People are going to emphasize what they like when contemplating career or "overall" value, or whatever, but I probably rank them Yzerman/Sakic (I can never decide between these guys "overall"), Fedorov, Forsberg. If it was just a "best player" ranking, I'd probably go Fedorov, Yzerman, Sakic, Forsberg. Forsberg gets too many "what if" points for his partial seasons when discussing his peak/prime, and for his early pseudo-retirement, imo, but he was a beast. Fourth on that list is not a slight by any means, though.
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Originally Posted by KingForsberg View Post
I think it is fair to compare them when they played together. Fedorov did look better at times but over the entire time they played together I'd still say Yzerman was more important to the Wings and the better player. i think would rate them in order of Sakic, Yzerman, Forsberg, then Fedorov. I think Sakic and Yzerman are closer together ad both top 35 players of all time. Forsberg falls to around 50th on my list and Fedorov is a little lower than that. It's a great comparison however.
Yzerman and Sakic are often put on lists as inseparable twins in the manner the Sedins are. The thing is, that's folly.

Over the course of the overlapping portion of their careers, Yzerman and Sakic were virtually identical in terms of offensive output. Yzerman began this period as a solid defenive player and ended it having won a Selke (and contended for it for a decade). Sakic started his career as a pretty one-dimensional player; he wasn't a solid defensive player until the late 90s.

For the overlap period from 88-89 to 05-06, Sakic scored the most points and Yzerman was third.

Per-82 scoring went like this:
Sakic: 38-61-99
Yzerman: 37-58-95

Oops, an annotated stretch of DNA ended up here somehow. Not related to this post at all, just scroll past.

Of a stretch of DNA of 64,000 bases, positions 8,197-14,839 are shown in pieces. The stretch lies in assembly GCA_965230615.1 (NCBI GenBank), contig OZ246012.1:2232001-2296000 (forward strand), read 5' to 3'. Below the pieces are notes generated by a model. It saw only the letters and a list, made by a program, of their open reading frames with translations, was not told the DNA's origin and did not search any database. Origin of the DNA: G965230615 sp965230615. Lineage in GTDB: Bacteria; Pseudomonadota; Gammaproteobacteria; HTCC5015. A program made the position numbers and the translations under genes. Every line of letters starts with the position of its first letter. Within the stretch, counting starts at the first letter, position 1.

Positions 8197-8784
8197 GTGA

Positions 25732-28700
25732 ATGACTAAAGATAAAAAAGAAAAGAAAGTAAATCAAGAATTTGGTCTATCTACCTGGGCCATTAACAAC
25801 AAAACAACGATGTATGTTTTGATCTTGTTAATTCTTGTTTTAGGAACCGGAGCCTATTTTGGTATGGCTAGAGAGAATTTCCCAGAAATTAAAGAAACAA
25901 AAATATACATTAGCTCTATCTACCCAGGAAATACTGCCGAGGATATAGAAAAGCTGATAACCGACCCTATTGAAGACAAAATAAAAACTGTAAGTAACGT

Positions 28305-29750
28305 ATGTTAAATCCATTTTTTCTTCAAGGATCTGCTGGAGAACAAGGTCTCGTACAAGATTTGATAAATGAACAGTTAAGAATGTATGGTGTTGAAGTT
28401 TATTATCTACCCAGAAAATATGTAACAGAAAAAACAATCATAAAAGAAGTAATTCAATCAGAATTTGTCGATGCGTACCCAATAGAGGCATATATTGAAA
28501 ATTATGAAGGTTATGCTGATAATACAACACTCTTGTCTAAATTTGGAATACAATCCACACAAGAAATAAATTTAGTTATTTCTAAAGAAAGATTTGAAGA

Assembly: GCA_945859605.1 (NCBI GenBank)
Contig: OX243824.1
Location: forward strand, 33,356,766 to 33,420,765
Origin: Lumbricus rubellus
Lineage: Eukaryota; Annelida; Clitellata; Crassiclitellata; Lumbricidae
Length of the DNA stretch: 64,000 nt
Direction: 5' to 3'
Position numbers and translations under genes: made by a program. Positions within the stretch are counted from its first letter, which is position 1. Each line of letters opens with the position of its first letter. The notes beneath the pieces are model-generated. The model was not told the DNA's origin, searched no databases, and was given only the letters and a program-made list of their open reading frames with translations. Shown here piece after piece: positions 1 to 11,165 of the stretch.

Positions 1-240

That's in seasons both of them played in. It does not include Yzerman scoring 50-52-102 in 64 games (63-65-128 over a full 80) in 1987-88, or Sakic's 36-64-100 in 82 the year following Yzerman' retirement.

During the 90s rivalry, they were comparable level players. Sakic was putting out a bit more offense, but Yzerman was an elite defensive player at that point as well a being a PPG center.

Fedorov and Forsberg is a similar comparison, but it's closer because Forsberg has a notable lead over Fedorov offensively. Forsberg was never the elite defensive player Fedorov was, but overall they were of comparable level. A matter of taste in that respect. I would rank it Yzerman, Sakic, Fedorov/Forsberg. Fedorov would come first on a list if I had to choose because of superior durability and longevity; his per-game offensive numbers were hurt by the fact that he played through many of the same kind of minor injuries Forsberg would often sit out a game or two for. And having him on the ice, not scoring, still helped the team. A recent example of this is Marian Hossa in the 2009 playoffs. He wrecked his shoulder and basically couldn't shoot, but he played the whole run and did a wonderful job at everything but scoring goals. When the Wings lost (and ever since) Hossa took a lot of flak, but he was one of the team's best players (5th on the team in scoring, 6 points ahead of Datsyuk).

Quote:
Another intriguing comparison. However I still think the gap in offense between Fedorov and Lafluer is larger than that of Kovalchuk and Datsyuk in their primes.
Is that really a fair way to compare players though? Just taking players out of their era and comparing them head to head on an absolute scale is really meaningless in my opinion. Obviously players today would dominate players of the 40s and 50s. Kovalchuk would probably break goal scoring records if playing in the 80s. But you have to look at how players compare against their peers. Yes there was probably more talent in the NHL when Fedorov played but then again Fedorovs talent level according to you is higher. So shouldn't he be able to dominate just a little bit more on offense than he actually did?